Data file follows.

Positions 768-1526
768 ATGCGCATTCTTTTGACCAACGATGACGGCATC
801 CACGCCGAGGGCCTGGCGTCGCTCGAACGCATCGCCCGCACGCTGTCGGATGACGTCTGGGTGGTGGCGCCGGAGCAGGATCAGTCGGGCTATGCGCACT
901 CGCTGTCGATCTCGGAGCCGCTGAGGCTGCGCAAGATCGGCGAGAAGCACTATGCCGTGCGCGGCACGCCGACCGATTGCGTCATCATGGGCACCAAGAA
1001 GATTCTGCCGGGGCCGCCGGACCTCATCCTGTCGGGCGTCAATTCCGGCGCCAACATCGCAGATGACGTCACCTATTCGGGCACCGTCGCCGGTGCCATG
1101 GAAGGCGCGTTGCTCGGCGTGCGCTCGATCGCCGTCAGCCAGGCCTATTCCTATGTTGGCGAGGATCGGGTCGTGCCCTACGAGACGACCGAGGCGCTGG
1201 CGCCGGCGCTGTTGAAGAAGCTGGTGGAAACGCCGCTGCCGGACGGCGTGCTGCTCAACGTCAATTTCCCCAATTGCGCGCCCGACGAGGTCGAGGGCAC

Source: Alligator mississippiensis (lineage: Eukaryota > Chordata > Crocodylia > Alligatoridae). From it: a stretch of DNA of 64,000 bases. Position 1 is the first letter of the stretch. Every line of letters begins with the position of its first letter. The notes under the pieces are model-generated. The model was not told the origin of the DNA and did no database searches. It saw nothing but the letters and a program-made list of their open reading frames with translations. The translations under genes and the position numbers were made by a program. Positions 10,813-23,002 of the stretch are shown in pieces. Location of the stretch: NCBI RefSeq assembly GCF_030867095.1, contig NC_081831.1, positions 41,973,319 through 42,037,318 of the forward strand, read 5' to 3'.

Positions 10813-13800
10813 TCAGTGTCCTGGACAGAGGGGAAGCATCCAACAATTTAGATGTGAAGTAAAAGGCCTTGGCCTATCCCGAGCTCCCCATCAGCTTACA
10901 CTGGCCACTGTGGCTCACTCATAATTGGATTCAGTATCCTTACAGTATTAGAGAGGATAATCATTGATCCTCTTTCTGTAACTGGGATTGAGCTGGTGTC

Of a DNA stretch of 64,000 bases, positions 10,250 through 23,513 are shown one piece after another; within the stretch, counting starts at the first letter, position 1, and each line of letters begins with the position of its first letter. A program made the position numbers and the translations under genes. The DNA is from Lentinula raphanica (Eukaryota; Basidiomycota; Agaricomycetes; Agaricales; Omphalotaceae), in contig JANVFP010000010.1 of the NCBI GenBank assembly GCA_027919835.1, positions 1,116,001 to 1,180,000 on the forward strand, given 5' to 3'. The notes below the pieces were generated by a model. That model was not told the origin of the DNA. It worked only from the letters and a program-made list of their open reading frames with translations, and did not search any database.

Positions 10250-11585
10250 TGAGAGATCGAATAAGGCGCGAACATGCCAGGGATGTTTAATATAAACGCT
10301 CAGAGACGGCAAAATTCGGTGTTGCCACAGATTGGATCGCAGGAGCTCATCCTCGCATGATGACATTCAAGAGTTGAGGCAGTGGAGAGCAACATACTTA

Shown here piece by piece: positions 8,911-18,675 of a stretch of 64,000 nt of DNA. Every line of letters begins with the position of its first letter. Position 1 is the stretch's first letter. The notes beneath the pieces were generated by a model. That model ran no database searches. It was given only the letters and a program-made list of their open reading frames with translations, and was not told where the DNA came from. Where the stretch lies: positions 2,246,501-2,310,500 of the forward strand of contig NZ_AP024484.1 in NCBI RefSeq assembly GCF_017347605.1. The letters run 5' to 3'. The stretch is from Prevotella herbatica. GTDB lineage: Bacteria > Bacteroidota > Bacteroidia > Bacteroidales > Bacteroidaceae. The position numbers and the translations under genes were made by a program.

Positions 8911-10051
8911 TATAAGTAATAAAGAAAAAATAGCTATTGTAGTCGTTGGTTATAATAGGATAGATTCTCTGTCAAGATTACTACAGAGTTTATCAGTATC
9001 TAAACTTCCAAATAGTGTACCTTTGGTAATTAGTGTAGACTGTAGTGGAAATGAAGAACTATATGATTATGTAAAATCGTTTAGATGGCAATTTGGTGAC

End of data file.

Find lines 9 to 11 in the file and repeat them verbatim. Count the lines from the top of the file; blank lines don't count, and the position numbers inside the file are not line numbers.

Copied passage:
Positions 10813-13800
10813 TCAGTGTCCTGGACAGAGGGGAAGCATCCAACAATTTAGATGTGAAGTAAAAGGCCTTGGCCTATCCCGAGCTCCCCATCAGCTTACA
10901 CTGGCCACTGTGGCTCACTCATAATTGGATTCAGTATCCTTACAGTATTAGAGAGGATAATCATTGATCCTCTTTCTGTAACTGGGATTGAGCTGGTGTC